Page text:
Harrisson’s Dogfish populations are estimated to have declined by more than 90% in parts of their range off southern New South Wales and eastern Victoria. As a result, the species was listed as Conservation Dependent under the Environmental Protection and Biodiversity Act in June 2013.


Due to the low fecundity and late maturity, even low bycatch levels may threaten the recovery of gulper shark populations.


The species is named in honour of Charles Turnbull Harrisson, biologist aboard the F.I.S. Endeavour, the fisheries vessel that collected the holotype. Harrisson was responsible for collecting and preserving many of the “more interesting” fishes during the “fishing experiments” of the Endeavour.

Species Citation

Centrophorus harrissoni McCulloch 1915, Biological Results of the Fishing Experiments carried on by the F.I.S. Endeavour 1909-1914 3(3): 99, pl. 14(1-4). Type locality: near Gabo Island, Victoria.


Bray, D.J. 2023


Atlas of Living Australia

Harrisson's Dogfish, Centrophorus harrissoni McCulloch 1915


Andrew, N.L., Graham, K.J., Hodgson, K.E. & Gordon, G.N.G. 1997. Changes after twenty years in relative abundance and size composition of commercial fishes caught during fishery independent surveys on SEF trawl grounds. NSW Fisheries Final Report Series No. 1 FRDC Project No. 96/139

Cavanagh, R.D., Kyne, P,M., Fowler, S.L., Musick, J.A. & Bennett, M.B. (eds). 2003. The Conservation Status of Australian Chondrichthyans: Report of the IUCN Shark Specialist Group Australia and Oceania Regional Red List Workshop. The University of Queensland, School of Biomedical Sciences, Brisbane, Australia. x + 170pp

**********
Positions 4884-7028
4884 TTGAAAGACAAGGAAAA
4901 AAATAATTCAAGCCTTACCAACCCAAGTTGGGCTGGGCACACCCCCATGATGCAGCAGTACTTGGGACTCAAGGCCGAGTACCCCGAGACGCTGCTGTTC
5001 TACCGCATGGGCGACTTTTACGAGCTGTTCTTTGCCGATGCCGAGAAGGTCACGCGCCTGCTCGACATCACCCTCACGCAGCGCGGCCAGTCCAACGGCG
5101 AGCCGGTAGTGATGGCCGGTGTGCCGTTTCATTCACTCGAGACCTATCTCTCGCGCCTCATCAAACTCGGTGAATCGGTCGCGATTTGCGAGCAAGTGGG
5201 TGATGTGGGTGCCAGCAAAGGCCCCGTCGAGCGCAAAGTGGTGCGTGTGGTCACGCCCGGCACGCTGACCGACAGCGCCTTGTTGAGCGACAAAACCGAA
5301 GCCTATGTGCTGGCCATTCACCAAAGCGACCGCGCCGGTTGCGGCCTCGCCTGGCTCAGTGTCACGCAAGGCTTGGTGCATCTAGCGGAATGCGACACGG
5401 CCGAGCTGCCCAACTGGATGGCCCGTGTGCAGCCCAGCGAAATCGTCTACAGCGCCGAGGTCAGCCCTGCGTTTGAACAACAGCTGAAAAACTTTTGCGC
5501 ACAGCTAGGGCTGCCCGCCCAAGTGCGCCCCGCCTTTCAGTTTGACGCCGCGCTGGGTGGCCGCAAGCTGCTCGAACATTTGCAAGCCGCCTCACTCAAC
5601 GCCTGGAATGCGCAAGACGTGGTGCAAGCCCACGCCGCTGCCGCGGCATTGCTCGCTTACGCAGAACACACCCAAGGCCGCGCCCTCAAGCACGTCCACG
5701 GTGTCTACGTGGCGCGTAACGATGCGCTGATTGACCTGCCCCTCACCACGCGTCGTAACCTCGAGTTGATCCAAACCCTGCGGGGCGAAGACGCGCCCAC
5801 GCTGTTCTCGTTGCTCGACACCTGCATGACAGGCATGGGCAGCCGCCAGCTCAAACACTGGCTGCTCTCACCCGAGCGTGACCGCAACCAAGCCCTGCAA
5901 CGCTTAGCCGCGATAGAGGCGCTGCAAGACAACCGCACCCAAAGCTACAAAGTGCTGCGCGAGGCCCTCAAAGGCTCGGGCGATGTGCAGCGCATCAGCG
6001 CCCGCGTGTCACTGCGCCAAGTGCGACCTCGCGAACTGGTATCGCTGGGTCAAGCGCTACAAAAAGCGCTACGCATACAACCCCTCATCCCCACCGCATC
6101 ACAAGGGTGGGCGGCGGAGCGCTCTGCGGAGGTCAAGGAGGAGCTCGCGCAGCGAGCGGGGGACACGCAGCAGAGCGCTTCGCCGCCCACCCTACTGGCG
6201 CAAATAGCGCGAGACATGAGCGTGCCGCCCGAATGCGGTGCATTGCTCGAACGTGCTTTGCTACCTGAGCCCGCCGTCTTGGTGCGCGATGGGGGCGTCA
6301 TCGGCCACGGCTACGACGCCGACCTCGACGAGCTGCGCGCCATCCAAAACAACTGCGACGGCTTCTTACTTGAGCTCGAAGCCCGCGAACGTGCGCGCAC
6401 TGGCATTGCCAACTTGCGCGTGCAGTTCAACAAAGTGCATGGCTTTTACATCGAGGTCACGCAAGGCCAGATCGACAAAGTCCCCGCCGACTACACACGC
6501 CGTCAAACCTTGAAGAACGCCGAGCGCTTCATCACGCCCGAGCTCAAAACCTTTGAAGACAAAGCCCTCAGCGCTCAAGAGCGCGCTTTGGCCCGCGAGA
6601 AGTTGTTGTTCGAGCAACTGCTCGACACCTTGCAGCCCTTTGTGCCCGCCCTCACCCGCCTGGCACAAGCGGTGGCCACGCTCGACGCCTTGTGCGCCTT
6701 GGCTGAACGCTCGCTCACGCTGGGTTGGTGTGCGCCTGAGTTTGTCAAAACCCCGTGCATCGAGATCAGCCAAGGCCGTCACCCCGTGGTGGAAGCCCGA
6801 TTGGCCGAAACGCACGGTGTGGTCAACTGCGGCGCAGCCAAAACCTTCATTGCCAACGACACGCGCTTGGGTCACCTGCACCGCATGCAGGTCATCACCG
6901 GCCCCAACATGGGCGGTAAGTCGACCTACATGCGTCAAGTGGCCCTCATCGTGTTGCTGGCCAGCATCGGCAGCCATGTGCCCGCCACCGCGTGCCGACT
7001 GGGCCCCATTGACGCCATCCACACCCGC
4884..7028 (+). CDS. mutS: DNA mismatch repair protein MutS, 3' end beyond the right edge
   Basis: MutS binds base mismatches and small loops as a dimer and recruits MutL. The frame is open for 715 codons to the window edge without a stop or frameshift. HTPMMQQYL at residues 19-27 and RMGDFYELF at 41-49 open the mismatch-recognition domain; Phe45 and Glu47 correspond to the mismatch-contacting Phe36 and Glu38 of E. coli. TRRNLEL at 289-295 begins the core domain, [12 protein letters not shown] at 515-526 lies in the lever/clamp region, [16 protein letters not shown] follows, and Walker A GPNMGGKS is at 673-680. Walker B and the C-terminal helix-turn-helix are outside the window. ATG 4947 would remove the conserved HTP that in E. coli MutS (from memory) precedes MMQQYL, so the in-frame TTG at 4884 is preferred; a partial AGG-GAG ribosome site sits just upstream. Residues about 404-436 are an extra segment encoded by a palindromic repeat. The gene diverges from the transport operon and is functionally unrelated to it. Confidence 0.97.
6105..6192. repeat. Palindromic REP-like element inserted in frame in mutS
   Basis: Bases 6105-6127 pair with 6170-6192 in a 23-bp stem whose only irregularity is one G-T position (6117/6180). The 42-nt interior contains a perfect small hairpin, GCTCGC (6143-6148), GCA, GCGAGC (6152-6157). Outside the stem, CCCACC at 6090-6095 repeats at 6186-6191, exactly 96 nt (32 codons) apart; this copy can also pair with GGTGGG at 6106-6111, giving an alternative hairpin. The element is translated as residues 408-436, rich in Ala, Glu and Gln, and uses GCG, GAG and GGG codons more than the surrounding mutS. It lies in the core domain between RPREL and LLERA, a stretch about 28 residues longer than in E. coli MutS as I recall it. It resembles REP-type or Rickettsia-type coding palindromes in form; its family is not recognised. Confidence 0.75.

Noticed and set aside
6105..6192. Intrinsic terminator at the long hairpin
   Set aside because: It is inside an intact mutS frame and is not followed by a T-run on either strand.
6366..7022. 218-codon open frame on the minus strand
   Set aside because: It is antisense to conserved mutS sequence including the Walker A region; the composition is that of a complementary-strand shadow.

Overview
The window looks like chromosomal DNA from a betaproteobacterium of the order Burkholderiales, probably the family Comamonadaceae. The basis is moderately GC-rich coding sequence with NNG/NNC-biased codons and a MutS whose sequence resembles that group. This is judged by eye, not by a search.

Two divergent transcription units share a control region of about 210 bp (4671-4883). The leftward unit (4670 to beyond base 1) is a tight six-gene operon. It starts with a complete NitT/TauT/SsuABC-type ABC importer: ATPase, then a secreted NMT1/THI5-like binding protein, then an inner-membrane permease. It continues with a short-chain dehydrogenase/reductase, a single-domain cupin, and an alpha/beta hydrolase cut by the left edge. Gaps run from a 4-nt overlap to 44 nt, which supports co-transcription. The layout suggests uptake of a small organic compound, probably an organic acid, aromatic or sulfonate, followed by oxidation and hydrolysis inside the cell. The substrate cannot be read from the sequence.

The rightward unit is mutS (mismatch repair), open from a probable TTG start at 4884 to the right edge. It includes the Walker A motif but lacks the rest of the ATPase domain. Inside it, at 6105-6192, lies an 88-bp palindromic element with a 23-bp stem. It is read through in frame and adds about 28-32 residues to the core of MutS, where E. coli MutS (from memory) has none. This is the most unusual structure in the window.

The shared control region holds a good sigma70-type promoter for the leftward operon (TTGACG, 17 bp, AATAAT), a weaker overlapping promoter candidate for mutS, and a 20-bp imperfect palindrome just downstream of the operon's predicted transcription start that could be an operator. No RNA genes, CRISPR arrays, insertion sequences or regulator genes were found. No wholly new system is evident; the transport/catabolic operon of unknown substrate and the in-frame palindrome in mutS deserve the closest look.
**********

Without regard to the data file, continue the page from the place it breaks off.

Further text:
Compagno, L.J.V. 1984. FAO Species Catalogue. Sharks of the World. An annotated and illustrated catalogue of shark species known to date. Hexanchiformes to Lamniformes. FAO Fisheries Synopsis No. 125. Rome : FAO Vol. 4(1) pp. 1-249.

Compagno, L.J.V., Dando, M. & Fowler, S. 2005. A Field Guide to the Sharks of the World. London : Collins 368 pp.

Daley, R., Smith, A., Williams, A., Green, M. & Fuller, M. 2010. Evaluation of network closure options for Harrissons Dogfish and Southern Dogfish. SEMAC Discussion Paper. CSIRO Marine and Atmospheric Research, Hobart.

Daley, R., Stevens, J. & Graham, K. 2002. Catch analysis and productivity of the deepwater dogfish resource in southern Australia. Report by CSIRO Marine Research and NSW Fisheries to the Fisheries Research and Development Corporation. FRDC Project 1998/108.

Daley, R.K., Stevens, J.D., Last, P.R. & Yearsley, G.K. 2002. Field Guide to Australian Sharks & Rays. Hobart : CSIRO Marine Research 84 pp.

Duffy, C.A.J. 2007. First record of Centrophorus harrissoni from New Zealand, with observations on squamation in Centrophoridae (Squaliformes). New Zealand Journal of Marine and Freshwater Research 41: 163-173. https://doi.org/10.1080/00288330709509905

Duffy, C.A.J., Stewart, A.L., Last, P.R. & Kawauchi, J. 2015. 24 Family Centrophoridae, pp. 132-138 in Roberts, C.D., Stewart, A.L. & Struthers, C.D. The Fishes of New Zealand. Wellington : Te Papa Press Vol. 2 pp. 1-576.

Finucci, B., Cheok, J., Cotton, C.F., Kulka, D.W., Neat, F.C., Rigby, C.L., Tanaka, S. & Walker, T.I. 2020. Centrophorus harrissoni. The IUCN Red List of Threatened Species 2020: e.T41740A68614118. https://dx.doi.org/10.2305/IUCN.UK.2020-3.RLTS.T41740A68614118.en. Downloaded on 07 August 2021.